International scientists have uncovered new clues about the supernova remnant called Tycho.
The findings shed light on how conditions in the shock waves caused by titantic stellar explosions – known as supernovae – accelerate particles to near the speed of light.
Astronomers used NASA’s Imaging X-ray Polarimetry Explorer to look at polarized X-rays from the Tycho supernova remnant. NASA said the star’s explosion was discovered 450 years ago.
For the first time, IXPE revealed the geometry to the magnetic fields close to the shock wave, which is still propagating from the initial explosion and forms a boundary around the ejected material.
By measuring X-ray polarization, the authors of a study published in The Astrophysical journal can determine the average direction and ordering of the magnetic field of light ways that make up X-rays from a high-energy source like the remnant.
The polarized X-rays are produced in a process called synchrotron emission, and the polarization direction from the X-rays can be mapped back to the direction of the magnetic fields at the location where the X-rays were generated.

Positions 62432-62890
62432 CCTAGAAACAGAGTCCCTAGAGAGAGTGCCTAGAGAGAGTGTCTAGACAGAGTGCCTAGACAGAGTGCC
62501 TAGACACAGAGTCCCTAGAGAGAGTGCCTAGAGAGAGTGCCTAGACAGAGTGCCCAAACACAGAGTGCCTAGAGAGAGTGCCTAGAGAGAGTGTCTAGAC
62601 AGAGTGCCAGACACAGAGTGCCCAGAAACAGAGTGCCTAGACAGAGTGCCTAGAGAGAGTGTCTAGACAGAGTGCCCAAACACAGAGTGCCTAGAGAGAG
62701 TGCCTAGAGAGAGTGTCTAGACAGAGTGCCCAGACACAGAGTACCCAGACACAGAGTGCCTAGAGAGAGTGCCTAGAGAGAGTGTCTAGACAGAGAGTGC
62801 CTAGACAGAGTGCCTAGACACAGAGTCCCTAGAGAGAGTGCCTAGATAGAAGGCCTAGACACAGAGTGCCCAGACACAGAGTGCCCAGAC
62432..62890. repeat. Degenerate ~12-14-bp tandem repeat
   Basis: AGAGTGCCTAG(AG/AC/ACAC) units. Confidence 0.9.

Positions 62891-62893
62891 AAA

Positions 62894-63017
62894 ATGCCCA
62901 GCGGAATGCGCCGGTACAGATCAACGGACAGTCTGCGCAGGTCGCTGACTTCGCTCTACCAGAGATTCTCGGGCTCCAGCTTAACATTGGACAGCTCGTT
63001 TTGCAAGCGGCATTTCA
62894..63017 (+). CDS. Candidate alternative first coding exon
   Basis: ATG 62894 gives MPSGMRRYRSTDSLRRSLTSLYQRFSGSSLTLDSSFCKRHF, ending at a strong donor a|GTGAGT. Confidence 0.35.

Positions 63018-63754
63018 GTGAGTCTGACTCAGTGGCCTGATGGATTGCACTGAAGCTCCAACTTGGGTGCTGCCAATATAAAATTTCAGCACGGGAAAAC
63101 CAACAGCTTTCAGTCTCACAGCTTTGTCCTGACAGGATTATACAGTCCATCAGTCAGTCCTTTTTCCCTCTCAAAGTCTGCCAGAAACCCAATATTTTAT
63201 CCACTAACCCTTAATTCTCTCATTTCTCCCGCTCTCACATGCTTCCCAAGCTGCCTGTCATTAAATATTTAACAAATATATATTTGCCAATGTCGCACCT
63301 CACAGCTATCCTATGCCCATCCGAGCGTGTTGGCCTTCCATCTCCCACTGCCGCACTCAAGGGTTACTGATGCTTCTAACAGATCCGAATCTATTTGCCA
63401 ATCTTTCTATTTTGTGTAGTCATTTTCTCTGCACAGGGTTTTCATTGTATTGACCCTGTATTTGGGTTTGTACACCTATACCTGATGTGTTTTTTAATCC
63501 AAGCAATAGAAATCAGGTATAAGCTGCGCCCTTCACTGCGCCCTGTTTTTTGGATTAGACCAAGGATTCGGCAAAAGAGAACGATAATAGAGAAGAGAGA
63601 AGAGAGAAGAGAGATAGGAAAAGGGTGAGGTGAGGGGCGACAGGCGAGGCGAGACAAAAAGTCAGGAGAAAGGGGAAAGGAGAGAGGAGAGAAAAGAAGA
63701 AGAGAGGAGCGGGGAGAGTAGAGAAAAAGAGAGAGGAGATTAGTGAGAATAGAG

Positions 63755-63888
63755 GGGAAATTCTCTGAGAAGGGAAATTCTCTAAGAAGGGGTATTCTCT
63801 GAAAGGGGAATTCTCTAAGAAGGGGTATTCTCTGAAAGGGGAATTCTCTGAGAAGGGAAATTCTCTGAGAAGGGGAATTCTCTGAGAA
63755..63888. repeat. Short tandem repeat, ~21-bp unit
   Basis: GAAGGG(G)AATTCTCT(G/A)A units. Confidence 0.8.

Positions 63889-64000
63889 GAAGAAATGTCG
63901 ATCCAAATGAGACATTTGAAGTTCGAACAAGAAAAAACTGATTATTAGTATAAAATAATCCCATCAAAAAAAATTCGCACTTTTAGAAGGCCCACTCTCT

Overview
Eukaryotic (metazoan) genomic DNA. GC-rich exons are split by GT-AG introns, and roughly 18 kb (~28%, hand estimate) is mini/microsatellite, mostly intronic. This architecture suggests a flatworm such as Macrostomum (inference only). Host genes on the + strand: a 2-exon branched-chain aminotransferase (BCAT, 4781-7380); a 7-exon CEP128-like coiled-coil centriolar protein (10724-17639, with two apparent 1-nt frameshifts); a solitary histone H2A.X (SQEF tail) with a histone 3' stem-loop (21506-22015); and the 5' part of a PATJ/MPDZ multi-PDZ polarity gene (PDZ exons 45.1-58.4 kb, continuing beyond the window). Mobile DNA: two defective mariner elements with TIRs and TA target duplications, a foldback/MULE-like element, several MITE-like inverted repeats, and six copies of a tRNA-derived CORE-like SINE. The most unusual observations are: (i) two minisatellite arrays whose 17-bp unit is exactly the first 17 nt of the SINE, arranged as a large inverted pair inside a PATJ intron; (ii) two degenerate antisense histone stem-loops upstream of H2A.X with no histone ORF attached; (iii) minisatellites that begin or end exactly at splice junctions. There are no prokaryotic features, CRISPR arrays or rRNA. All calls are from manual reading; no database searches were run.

Building on groundwork laid by NASA’s Chandra X-ray Observatory, IXPE allows scientists to better understand the process in which cosmic rays – highly energetic particles – are accelerated by supernova remnants. It helped map the shape of Tycho’s magnetic field, measuring it on scales smaller than one parsec.
It’s the closest researchers have ever come to observing the source of the cosmic rays emitted by one of these distant phenomena.
The supernova’s namesake, Danish astronomer Tycho Brahe noticed the “star” in the constellation Cassiopeia in 1572.
The Tycho supernova is classified as a Type Ia, which occurs when a white dwarf star in a binary system shreds its companion star, capturing some of its mass and leading to a violent explosion.